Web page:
Emergency food rescue and distribution is the heart of City Harvest. With a fleet of 22 trucks,  City Harvest rescues food that would otherwise go to waste from thousands of donors and distribute it, free of charge, to nearly 500 food pantries, soup kitchens, and other community feeding programs. This year, to help meet the growing hunger needs of low-income New Yorkers, City Harvest will deliver at least 55 million pounds of food, including more than 27 million pounds of produce to the agency network. As deliveries continue to grow, City Harvest is focusing on getting the right amount and types of food to agency partners so that they can feed their neighbors healthfully.

While helping to meet immediate needs across the city, City Harvest recognizes that ending hunger in particularly hard-hit communities requires a deeper investment. City Harvest's geographically focused approach to hunger, the Healthy Neighborhoods initiative, envisions the transformation of low-income areas into communities that provide the food and resources needed to support healthy diets. Healthy Neighborhoods targets low-income areas with high rates of diet-related disease and works to create communities where nutritious food is available, affordable and in demand. The Initiatives combines deliveries of healthy emergency food with nutrition education and work with businesses to provide the food and resources needed for a healthy diet.

  

Impact

Fiscal Year 2012, the initial year of the strategic plan, called for significant investment in City Harvest’s capacity to set the stage for programmatic growth. Specifically, City Harvest:

  •  Incorporated a new Food Rescue Facility into the operations. As a result, City Harvest surpassed the original target by 30% as the organization delivered a record 40 million pounds of food, including 24 million pounds of produce. At the same time, City Harvest was able to reduce food rescue and delivery costs by $.03 per pound.
  • Expanded the Healthy Neighborhoods initiative. Year one of the strategic plan called for the expansion of the initiative to a fourth borough. City Harvest identified Washington Heights / Inwood in Manhattan based on a series of indicators including rates of poverty, hunger, and diet-related diseases.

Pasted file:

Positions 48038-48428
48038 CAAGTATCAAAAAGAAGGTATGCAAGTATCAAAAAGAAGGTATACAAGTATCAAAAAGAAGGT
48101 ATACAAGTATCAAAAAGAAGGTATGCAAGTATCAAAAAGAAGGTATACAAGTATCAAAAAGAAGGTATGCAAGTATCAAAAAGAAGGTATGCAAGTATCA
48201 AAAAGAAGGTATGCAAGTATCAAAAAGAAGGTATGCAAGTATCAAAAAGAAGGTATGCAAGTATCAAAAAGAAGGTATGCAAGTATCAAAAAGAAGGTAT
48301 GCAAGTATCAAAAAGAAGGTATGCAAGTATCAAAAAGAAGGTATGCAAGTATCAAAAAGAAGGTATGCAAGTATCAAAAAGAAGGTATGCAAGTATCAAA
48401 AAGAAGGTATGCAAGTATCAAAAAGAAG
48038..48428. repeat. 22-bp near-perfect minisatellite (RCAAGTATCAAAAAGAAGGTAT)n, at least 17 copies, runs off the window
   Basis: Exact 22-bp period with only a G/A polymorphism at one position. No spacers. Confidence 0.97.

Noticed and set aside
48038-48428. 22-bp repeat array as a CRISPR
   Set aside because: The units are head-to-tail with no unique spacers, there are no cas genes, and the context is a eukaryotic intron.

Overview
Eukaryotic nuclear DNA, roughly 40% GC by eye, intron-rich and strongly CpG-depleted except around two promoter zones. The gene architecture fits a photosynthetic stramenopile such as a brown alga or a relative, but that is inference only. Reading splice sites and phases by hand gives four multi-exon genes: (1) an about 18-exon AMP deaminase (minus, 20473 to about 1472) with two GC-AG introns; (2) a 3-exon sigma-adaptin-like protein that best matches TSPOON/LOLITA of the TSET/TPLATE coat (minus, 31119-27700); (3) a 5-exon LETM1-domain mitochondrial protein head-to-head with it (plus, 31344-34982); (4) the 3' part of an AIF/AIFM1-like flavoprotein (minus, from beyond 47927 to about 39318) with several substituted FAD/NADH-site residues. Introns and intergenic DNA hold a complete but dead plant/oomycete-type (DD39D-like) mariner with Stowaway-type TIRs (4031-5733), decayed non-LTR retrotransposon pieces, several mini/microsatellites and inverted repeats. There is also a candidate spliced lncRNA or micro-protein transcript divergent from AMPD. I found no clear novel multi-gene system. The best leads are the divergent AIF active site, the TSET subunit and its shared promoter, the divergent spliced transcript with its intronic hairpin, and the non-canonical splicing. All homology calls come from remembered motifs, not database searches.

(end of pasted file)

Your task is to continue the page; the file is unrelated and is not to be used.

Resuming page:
• Supplied a consistent source of fresh produce for low-income communities. Through the bi-monthly Mobile Markets, City Harvest distributed more than 865,000 pounds of fresh produce, free of charge, helping to increase access to fresh fruits and vegetables for 3,300 low-income New Yorkers in high-need communities. 
  • Provided New Yorkers with tools to support a healthier diet. City Harvest taught children, adults, and seniors how to prepare nutritious meals, incorporate fresh produce into their diets, and shop wisely on a budget through nutrition courses, cooking demonstrations, and shopping workshops. Together, these interventions reached more than 12,000 residents, increasing awareness of healthy habits and helping people to make positive changes to their diets.

 

City Harvest utilizes evaluation to provide real-time learning, enhance the effectiveness of their work, and ensures they provide the best service possible to the people and communities they serve. City Harvest programs operate under multi-year plans and utilize formal quarterly reports to monitor progress, which provide a valuable opportunity to learn from the work. City Harvest also contracted with external evaluators, to understand the impact of their work and found that:

  • The Mobile Market leads to behavior change. More than 80% of respondents eat more fruits and vegetables and nearly 70% are making positive changes to their shopping habits.
  • Cooking demonstrations translate into action. Over 85% of the participants that were surveyed replicated recipes at home. 
  • Fresh produce positively impacts diet-related disease. Some 25% of Mobile Market clients with high blood pressure, high cholesterol, and/or diabetes reported improvements in their health conditions.

Growth Plan

Growth Plan

City Harvest’s Board of Directors endorsed two key strategic goals that will help City Harvest achieve their vision. In five years: